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Symbolical Masonry, by H.L. Haywood, [1923], at

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In the foregoing section I interpreted the group of five steps as alluding to the five senses, as the Monitorial lectures suggest; but these same lectures also make the five steps to allude to the Five Orders of Architecture, and it is to this that we must now devote our attention. In so doing we must remember that Preston's great idea in the formation of the lectures just here was to give to the candidate certain useful information which the average man of his day was unable to get elsewhere; in our times such matters are taught in the public schools and a man does not go to lodge for instruction. Some have criticised this lecture because the division of Architecture into Five Orders is no longer countenanced by Architects themselves; be that as it may, we need not quarrel over details, for it was a wise insight that led Preston to devote so much space to the builder's art, seeing that it is the one art that has given most to Masonry, even as it is still the art that furnishes Masonry with most of its symbols and illustrations. So while we may ignore a discussion of the Five Orders (though such a discussion would not be fruitless by any means and might be carried out by a Masonic Study Club with great profit) we cannot afford to omit from our study some reflections on architecture as a whole and its meanings for the Masonic life.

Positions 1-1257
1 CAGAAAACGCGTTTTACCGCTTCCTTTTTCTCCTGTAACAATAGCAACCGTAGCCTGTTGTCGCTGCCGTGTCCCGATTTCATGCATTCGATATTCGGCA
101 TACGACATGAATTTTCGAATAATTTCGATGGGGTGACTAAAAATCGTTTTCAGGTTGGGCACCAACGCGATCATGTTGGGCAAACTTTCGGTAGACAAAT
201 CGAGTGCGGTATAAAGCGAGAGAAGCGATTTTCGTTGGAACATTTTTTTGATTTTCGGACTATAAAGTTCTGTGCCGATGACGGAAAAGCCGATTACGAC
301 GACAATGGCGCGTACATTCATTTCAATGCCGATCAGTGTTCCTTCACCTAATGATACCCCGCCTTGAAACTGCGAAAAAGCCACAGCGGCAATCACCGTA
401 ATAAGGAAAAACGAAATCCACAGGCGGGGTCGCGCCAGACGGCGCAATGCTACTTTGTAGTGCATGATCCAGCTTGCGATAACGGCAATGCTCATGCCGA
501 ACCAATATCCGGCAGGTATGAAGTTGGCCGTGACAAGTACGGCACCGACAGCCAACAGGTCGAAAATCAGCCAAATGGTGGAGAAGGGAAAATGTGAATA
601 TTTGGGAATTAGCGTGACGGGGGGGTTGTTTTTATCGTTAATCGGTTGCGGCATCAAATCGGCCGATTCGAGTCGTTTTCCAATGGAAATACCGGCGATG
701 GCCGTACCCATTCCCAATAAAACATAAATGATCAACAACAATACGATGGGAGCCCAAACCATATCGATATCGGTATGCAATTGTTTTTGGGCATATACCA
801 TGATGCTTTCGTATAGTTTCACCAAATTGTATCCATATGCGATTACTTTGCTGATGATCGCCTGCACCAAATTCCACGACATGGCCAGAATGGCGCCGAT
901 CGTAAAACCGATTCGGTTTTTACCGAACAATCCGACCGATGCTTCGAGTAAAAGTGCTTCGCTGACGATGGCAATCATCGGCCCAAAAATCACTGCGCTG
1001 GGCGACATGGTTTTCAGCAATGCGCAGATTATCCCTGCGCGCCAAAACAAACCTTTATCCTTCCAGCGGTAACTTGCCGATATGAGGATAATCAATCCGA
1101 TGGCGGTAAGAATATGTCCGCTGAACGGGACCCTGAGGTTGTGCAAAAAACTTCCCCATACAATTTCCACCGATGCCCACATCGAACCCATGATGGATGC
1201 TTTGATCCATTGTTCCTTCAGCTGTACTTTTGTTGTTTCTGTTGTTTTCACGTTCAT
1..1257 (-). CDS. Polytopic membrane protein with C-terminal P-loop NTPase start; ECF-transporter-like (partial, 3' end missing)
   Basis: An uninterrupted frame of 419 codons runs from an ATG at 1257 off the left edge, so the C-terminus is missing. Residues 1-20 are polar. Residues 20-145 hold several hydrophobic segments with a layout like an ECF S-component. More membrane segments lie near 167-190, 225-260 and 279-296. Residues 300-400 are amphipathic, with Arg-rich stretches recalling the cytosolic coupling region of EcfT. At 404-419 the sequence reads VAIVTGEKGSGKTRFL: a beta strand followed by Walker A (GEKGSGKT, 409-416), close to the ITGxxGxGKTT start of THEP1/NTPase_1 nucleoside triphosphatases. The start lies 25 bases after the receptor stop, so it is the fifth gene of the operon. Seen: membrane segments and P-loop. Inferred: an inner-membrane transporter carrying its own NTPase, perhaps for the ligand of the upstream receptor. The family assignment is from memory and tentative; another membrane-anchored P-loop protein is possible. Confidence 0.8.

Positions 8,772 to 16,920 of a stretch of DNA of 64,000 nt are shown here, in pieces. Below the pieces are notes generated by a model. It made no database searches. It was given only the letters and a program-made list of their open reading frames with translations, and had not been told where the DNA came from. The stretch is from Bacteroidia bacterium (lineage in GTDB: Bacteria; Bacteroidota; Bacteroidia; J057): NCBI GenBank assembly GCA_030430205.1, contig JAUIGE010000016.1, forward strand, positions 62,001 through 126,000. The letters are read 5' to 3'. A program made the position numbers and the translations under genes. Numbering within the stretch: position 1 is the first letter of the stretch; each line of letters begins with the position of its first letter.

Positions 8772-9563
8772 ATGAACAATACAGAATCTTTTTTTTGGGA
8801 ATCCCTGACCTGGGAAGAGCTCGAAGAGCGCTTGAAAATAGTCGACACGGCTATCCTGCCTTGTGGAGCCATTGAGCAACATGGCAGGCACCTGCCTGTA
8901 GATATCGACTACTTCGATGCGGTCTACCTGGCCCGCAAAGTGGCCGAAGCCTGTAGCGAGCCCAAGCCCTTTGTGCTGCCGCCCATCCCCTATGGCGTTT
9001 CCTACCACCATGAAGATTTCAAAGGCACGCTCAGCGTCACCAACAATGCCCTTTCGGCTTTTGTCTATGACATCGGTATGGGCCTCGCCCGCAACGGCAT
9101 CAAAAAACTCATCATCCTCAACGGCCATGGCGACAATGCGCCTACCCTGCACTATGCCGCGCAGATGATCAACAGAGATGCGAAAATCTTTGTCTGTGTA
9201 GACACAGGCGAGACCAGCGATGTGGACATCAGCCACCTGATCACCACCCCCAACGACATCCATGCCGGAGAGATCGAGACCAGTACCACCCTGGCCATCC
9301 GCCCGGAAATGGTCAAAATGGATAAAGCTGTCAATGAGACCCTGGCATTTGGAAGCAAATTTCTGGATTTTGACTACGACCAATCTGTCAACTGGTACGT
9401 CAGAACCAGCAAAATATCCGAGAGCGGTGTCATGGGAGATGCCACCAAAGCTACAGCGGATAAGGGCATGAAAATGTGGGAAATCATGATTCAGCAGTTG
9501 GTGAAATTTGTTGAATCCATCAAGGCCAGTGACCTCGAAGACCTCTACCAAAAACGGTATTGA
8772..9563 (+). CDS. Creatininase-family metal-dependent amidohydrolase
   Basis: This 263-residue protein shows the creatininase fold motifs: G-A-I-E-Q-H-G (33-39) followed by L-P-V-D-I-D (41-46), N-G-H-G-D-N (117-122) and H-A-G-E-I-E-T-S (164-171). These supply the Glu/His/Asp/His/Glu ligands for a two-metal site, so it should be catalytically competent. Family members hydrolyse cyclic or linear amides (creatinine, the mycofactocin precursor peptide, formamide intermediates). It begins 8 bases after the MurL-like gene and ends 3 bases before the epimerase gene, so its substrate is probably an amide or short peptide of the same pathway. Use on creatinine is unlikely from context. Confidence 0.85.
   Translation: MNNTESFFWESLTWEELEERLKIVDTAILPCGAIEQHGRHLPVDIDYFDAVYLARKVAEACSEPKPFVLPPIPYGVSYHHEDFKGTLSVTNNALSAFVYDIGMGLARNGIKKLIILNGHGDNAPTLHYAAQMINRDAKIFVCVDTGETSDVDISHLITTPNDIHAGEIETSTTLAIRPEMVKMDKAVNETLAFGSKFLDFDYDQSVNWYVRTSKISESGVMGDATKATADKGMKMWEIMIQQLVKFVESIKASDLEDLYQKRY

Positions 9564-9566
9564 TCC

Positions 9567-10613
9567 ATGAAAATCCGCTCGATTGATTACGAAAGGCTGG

Perhaps the one man of modern times who, next to

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[paragraph continues] Ruskin, has written most beautifully of architecture, is William Morris, a great prophet who, though not a member of the Fraternity, blazed and throbbed with the spirit which is the soul of Masonry. One of his biographers (Clutton-Brook) says that "for him the great art was always architecture; for in that he saw use made beautiful and the needs of man ennobled by their manner of satisfying them." When we ask Morris to give us a definition of this "great art" we have the following as his reply:

"A true architectural work is a building duly provided with all necessary furniture, decorated with all due ornament, according to the use, quality and dignity of the building, from mere mouldings or abstract lines, to the great epical works of sculpture and painting, which, except as decorations of the nobler forms of such buildings, cannot be produced at all."

In this definition Morris contends that a building deserving of the name of architecture must satisfy physical needs and that it must also satisfy the need for beauty. Only a structure satisfying both needs can be called architecture; therefore a mere pergola which is ornamental only, or a pigsty, which is practical only, cannot be described as architecture.